Designed by the architectural firm of Edelman and Barnett (Abram M. Edelman, son of the first rabbi in Los Angeles, also designed the Breed Street Shul in Boyle Heights in 1923), the 50-bed hospital was projected to serve as a general hospital for medical, surgical, and obstetric patients. Architectural drawings called for a red brick, two-story building, 158 feet wide and 80 feet deep, with a lofty portico entrance flanked by grand stone columns. A 10-cot, single-story tubercular ward was also built behind the main building. 

The opening dedication was held with an overflow crowd in the hospital’s main hall on June 19, 1910. The ceremonies included several musical programs and addresses by some of the facility’s prominent patrons, including Cohn. The following day the Los Angeles Herald reported, “In every particular, the equipment and the arrangement of the hospital are modern and scientific. There are two buildings, one large two-story brick and the other, a smaller one, also of brick. The association has shown foresight in purchasing a large amount of ground upon which additional buildings may be erected if necessary.”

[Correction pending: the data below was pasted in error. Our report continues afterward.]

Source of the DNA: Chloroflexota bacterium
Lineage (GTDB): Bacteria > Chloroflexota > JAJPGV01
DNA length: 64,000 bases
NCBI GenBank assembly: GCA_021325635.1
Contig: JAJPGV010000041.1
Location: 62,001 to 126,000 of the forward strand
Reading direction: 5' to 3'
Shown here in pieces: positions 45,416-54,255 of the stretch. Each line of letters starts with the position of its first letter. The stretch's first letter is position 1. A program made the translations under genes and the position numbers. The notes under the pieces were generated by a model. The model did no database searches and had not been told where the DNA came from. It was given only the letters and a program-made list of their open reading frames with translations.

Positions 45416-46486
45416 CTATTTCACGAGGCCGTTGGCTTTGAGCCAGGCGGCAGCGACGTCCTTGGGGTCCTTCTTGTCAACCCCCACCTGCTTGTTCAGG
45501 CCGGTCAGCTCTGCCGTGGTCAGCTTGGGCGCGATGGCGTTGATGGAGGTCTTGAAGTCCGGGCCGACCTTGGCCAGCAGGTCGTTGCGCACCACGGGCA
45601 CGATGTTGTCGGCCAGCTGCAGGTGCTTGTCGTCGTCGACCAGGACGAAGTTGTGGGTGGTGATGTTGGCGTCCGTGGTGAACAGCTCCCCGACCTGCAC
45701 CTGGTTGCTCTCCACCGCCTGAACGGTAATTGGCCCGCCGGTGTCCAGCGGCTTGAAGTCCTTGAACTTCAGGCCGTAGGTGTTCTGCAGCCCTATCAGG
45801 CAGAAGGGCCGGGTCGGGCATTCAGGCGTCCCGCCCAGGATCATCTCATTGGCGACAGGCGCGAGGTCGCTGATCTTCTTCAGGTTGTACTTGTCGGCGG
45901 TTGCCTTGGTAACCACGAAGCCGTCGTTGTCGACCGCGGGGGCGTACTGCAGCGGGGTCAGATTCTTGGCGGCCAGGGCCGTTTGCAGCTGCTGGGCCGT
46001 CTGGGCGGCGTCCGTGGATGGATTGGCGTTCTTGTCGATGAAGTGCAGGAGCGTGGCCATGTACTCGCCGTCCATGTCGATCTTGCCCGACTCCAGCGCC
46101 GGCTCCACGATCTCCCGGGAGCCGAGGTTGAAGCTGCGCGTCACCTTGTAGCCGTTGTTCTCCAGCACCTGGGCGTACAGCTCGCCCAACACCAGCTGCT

Los Angeles Herald, 20 June 1910.

Like the original Carroll Avenue facility, no one was denied treatment or hospitalization because of their inability to pay. Thanks to the Jewish community’s steadfast support, the hospital’s appeals, large or small, were often answered. When the hospital needed fresh eggs, and chickens for Sunday dinner, fifty laying hens and a hen house were delivered. When they requested “dark scarlet geraniums” to beautify the grounds and walkways, a flat of flowers was immediately provided. Socialist Jewish collectives also contributed to the facility, including sewing supplies from the Los Angeles Needle Guild, and the stitching of hospital garments by the Temple Sewing Circle. 

The hospital’s compiled statistics for 1912 showed hospitalization care was provided to 327 patients, with 125 being male and 202 female, and 53 were surgical, 63 obstetrical, and 211 medical. Total deaths numbered 18, the same number of babies delivered. Tubercular patients accounted for nearly three dozen of the total hospital population and there were seven deaths from that disease. During this period, the hospital maintained a staff of five doctors, including two surgeons, one specialist in obstetrics and gynecology, one internist, and one who attended maternity cases.